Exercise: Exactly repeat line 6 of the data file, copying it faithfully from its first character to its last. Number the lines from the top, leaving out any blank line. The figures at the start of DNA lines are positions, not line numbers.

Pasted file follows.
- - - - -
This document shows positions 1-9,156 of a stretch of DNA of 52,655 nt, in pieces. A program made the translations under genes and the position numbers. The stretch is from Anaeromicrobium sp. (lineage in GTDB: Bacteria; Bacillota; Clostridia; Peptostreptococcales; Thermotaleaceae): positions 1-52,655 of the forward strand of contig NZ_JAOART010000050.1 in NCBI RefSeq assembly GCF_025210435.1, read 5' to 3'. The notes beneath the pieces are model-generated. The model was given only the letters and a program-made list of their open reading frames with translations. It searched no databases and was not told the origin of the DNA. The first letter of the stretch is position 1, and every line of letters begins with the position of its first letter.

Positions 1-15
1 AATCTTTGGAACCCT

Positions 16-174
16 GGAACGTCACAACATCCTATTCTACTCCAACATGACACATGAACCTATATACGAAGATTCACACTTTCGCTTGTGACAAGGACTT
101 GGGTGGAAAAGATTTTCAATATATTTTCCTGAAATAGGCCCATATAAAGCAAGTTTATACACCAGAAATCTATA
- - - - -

101 GGGTGGAAAAGATTTTCAATATATTTTCCTGAAATAGGCCCATATAAAGCAAGTTTATACACCAGAAATCTATA